Published on February 07, 2011
The wreckage of the Cougar Helicopter flight 491 displayed to the media as the Transportation Safety Board reports on its findings, in St. John's Thursday. March 26, 2009. Family members across the province and around the country who will be anxiously watching Wednesday as the Transportation Safety Board releases its final report into the cause of the disaster that killed 17 people. THE CANADIAN PRESS/Paul Daly
Published on March 12, 2011
A rose has been left for each of the victims of 491 at the fence around Cougar's landing area at the St. John's International Airport. — Photo by Ashley Fitzpatrick
Published on February 10, 2011
Transportation Safety Board of Canada (TSB) chairwoman Wendy Tadros (second from left) speaks during a news conference releasing the results of the board's investigation into the Cougar helicopter crash nearly two years ago. At left is TSB lead investigator Mike Cunningham and at right is Mark Clitsome, director of air investigations.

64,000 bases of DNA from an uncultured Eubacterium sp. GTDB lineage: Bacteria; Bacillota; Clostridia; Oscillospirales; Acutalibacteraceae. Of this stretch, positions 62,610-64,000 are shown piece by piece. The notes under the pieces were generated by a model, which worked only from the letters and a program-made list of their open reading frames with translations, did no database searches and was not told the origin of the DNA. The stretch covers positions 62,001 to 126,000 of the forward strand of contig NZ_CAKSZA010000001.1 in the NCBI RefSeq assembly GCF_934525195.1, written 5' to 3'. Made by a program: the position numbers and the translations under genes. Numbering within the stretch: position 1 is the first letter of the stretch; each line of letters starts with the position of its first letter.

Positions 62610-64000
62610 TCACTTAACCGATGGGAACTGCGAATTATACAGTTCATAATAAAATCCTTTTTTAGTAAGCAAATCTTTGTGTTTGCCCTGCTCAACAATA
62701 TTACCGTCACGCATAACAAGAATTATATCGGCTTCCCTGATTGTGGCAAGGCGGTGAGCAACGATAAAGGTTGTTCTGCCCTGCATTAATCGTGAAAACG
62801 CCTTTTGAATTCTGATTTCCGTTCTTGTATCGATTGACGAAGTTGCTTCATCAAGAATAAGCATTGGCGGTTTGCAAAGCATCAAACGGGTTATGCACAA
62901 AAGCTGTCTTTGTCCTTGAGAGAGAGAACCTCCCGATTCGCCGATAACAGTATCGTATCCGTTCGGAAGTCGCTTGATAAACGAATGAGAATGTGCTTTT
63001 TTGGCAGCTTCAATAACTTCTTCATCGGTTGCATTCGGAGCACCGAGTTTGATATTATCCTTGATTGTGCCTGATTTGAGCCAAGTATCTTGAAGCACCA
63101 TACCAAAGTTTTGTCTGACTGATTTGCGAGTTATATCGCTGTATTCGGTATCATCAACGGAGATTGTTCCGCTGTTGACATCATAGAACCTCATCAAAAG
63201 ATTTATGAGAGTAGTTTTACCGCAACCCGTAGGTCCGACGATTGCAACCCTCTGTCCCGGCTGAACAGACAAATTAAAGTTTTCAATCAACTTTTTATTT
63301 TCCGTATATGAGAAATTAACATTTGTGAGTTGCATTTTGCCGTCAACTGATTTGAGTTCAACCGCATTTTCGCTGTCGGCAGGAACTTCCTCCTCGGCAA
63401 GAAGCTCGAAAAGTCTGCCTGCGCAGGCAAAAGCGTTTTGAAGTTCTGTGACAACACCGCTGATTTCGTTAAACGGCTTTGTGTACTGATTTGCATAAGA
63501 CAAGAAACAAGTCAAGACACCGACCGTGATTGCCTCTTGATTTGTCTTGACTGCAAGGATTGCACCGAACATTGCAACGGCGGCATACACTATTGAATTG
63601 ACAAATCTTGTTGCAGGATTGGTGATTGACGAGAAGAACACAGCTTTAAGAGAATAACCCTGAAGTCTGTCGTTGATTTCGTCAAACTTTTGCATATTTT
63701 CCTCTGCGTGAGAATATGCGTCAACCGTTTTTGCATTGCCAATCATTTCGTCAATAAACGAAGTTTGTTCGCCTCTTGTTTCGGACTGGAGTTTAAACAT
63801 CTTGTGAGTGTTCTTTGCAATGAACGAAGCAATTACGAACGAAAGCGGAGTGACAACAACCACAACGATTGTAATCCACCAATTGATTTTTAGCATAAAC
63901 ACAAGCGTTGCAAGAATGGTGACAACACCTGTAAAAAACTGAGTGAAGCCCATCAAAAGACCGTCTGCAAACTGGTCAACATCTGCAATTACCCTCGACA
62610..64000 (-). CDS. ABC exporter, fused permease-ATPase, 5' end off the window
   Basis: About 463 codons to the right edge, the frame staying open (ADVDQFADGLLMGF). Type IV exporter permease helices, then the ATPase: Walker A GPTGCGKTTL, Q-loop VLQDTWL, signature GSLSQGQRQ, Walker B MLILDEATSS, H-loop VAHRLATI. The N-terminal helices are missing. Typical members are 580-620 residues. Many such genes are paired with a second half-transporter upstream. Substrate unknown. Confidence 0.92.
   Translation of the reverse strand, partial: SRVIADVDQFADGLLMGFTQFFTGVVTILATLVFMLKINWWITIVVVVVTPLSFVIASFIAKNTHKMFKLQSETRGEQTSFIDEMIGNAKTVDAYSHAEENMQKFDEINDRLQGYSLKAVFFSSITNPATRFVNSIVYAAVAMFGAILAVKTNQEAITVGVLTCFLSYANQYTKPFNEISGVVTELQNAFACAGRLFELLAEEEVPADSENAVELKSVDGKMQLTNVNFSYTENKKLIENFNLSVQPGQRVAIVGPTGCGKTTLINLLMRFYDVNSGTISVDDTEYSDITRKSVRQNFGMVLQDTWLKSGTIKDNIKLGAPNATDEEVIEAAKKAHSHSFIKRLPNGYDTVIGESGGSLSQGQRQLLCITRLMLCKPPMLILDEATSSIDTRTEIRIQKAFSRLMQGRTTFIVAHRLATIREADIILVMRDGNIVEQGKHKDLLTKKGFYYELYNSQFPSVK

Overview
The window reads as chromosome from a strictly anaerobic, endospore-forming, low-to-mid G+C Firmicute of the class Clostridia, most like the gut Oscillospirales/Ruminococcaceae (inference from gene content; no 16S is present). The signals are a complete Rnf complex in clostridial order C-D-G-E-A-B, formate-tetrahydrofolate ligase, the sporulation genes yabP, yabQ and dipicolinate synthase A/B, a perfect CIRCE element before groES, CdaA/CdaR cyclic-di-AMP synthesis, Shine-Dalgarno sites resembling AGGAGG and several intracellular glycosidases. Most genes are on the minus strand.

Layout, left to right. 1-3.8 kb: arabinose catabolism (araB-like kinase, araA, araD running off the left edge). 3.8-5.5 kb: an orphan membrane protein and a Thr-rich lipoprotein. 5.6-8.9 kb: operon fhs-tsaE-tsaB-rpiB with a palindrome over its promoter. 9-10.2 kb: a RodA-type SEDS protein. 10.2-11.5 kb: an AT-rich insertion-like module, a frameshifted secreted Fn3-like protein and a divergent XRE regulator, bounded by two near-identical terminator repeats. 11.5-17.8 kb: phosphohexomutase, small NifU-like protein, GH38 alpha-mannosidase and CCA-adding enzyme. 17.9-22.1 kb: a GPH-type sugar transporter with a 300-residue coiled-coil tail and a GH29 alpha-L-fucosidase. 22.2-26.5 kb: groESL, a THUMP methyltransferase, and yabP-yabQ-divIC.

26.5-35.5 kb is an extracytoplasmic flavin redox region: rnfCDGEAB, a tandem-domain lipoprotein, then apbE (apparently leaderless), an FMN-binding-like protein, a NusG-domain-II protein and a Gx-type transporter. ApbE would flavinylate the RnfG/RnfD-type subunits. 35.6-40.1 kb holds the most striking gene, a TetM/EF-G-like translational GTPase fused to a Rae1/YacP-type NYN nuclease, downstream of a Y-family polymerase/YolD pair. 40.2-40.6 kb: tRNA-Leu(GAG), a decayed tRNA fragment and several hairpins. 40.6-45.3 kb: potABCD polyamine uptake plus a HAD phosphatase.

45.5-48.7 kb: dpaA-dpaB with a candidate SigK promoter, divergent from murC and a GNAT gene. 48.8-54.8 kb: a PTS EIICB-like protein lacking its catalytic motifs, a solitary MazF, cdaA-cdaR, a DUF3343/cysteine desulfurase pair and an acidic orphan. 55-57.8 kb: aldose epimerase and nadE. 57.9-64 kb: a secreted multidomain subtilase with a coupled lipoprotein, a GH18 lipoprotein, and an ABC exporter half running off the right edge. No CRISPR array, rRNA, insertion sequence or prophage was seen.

Keith Gosse/The Telegram
HALIFAX — Transport Canada says it will consider whether to require changes to the design of a gearbox that lost oil and was a cause in the fatal crash of Cougar Flight 491 off Newfoundland two years ago.
The federal department is responding to recommendations by the Transportation Safety Board of Canada on the crash that killed 17 people.
The department posted its response Monday night on its website, but words were missing and a spokeswoman sent an email Tuesday to clarify the response.
In her email, Maryse Durette says Transport Canada will meet with American and European regulators and discuss whether rules need to be changed to ensure the gearboxes will be capable of operating 30 minutes if they lose oil pressure.
In a report released in February, the safety board said the primary cause of the March 12, 2009, crash was a massive loss of oil to the chopper’s main gearbox after two of three titanium studs snapped off the oil filter assembly during flight.
The safety board recommended that Transport Canada change regulations so that offshore helicopters are capable of flying without oil in the main gearbox for at least 30 minutes.